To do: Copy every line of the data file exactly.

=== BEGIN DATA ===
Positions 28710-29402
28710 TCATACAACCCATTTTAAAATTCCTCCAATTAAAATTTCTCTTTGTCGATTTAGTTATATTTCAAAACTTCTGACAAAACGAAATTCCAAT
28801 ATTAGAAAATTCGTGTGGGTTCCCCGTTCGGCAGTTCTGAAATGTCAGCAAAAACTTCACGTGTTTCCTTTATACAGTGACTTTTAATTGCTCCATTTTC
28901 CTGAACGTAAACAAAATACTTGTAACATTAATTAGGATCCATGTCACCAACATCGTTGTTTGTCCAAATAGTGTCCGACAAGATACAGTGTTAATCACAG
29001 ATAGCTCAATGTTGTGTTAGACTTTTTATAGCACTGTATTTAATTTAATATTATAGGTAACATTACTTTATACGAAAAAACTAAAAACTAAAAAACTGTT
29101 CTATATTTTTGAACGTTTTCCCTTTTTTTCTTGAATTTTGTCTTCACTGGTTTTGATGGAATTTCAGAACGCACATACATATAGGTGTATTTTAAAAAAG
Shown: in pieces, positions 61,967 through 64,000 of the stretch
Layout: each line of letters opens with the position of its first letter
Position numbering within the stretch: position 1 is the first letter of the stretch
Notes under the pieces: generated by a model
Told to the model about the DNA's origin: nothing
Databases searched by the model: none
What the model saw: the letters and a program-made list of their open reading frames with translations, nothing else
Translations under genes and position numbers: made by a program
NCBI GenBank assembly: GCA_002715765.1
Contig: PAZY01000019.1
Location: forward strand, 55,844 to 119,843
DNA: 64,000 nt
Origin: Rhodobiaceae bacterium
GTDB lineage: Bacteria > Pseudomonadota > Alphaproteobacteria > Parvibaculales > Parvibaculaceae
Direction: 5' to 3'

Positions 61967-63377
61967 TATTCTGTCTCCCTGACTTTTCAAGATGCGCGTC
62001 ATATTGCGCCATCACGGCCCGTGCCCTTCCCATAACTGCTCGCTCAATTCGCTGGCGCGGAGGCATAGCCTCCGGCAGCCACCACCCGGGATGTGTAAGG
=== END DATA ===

Positions 28710-29402
28710 TCATACAACCCATTTTAAAATTCCTCCAATTAAAATTTCTCTTTGTCGATTTAGTTATATTTCAAAACTTCTGACAAAACGAAATTCCAAT
28801 ATTAGAAAATTCGTGTGGGTTCCCCGTTCGGCAGTTCTGAAATGTCAGCAAAAACTTCACGTGTTTCCTTTATACAGTGACTTTTAATTGCTCCATTTTC
28901 CTGAACGTAAACAAAATACTTGTAACATTAATTAGGATCCATGTCACCAACATCGTTGTTTGTCCAAATAGTGTCCGACAAGATACAGTGTTAATCACAG
29001 ATAGCTCAATGTTGTGTTAGACTTTTTATAGCACTGTATTTAATTTAATATTATAGGTAACATTACTTTATACGAAAAAACTAAAAACTAAAAAACTGTT
29101 CTATATTTTTGAACGTTTTCCCTTTTTTTCTTGAATTTTGTCTTCACTGGTTTTGATGGAATTTCAGAACGCACATACATATAGGTGTATTTTAAAAAAG
Shown: in pieces, positions 61,967 through 64,000 of the stretch
Layout: each line of letters opens with the position of its first letter
Position numbering within the stretch: position 1 is the first letter of the stretch
Notes under the pieces: generated by a model
Told to the model about the DNA's origin: nothing
Databases searched by the model: none
What the model saw: the letters and a program-made list of their open reading frames with translations, nothing else
Translations under genes and position numbers: made by a program
NCBI GenBank assembly: GCA_002715765.1
Contig: PAZY01000019.1
Location: forward strand, 55,844 to 119,843
DNA: 64,000 nt
Origin: Rhodobiaceae bacterium
GTDB lineage: Bacteria > Pseudomonadota > Alphaproteobacteria > Parvibaculales > Parvibaculaceae
Direction: 5' to 3'

Positions 61967-63377
61967 TATTCTGTCTCCCTGACTTTTCAAGATGCGCGTC
62001 ATATTGCGCCATCACGGCCCGTGCCCTTCCCATAACTGCTCGCTCAATTCGCTGGCGCGGAGGCATAGCCTCCGGCAGCCACCACCCGGGATGTGTAAGG